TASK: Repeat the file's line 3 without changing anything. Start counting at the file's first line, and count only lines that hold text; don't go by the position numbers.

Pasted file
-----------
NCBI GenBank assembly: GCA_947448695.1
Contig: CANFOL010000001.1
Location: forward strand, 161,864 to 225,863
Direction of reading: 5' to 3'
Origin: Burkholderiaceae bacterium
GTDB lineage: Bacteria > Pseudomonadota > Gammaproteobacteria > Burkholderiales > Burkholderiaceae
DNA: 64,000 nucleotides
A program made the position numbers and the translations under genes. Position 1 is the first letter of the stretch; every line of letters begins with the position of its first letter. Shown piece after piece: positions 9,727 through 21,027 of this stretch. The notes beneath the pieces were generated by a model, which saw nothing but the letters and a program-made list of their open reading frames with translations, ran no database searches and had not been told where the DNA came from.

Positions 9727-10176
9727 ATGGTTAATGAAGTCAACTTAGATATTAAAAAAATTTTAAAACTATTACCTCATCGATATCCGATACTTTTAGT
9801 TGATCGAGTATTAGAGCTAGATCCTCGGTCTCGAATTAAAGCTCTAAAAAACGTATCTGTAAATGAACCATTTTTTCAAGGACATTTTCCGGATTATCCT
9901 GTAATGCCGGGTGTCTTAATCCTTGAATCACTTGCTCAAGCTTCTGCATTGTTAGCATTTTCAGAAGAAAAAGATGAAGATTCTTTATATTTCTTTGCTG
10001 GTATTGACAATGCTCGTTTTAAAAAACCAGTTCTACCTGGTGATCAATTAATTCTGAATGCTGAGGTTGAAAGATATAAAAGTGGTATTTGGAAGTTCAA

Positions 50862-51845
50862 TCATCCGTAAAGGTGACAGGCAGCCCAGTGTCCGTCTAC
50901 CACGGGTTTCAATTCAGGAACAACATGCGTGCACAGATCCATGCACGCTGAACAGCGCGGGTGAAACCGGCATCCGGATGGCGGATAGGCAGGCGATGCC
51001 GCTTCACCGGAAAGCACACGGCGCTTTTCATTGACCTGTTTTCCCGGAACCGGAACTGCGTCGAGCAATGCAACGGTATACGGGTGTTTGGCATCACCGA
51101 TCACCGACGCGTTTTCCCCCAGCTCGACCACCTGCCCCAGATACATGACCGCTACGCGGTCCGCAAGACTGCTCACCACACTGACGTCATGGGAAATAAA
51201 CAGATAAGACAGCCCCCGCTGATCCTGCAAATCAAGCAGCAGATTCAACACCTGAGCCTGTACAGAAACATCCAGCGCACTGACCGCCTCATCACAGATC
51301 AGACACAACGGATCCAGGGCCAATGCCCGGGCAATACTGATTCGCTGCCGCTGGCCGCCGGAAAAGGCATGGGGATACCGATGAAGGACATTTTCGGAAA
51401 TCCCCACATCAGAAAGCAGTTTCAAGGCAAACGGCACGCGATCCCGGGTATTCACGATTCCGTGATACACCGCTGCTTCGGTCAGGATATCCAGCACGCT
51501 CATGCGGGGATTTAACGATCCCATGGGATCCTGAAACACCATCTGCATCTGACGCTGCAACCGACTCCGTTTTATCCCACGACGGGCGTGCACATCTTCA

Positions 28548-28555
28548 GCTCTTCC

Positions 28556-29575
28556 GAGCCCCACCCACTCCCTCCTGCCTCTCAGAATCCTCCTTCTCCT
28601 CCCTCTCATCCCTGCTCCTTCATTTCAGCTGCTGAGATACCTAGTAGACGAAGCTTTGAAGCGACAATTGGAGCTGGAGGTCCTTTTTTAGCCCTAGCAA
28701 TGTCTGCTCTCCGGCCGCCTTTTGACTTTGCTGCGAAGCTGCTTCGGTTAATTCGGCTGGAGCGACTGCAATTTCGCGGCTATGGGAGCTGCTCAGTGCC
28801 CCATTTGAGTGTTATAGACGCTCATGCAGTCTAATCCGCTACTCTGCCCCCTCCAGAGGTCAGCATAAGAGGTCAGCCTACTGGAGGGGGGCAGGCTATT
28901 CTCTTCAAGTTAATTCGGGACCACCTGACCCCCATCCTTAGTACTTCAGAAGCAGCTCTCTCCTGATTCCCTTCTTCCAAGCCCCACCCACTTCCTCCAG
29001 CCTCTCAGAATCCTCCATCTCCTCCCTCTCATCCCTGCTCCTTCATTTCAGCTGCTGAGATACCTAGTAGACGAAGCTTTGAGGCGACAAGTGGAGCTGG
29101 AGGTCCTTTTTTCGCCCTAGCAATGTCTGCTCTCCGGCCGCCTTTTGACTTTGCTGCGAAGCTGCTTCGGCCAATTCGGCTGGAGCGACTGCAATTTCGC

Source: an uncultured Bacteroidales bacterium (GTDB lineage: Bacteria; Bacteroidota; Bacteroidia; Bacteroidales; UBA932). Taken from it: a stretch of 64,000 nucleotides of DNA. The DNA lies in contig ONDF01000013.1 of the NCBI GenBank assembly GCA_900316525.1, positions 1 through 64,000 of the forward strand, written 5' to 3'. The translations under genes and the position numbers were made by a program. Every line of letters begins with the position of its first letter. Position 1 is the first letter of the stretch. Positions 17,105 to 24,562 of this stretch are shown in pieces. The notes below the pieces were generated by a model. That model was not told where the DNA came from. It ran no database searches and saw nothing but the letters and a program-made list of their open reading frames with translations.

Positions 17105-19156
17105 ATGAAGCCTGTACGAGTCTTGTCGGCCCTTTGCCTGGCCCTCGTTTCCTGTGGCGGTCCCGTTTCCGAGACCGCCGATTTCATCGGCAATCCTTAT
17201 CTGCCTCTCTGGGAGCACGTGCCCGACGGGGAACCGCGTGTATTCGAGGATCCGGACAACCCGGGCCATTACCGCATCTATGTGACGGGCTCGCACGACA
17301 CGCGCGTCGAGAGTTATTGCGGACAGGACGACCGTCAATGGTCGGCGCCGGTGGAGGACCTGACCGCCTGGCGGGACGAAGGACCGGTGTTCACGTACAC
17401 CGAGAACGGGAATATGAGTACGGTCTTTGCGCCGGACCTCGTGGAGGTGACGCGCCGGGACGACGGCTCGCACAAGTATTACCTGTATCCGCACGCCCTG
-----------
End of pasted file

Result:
Location: forward strand, 161,864 to 225,863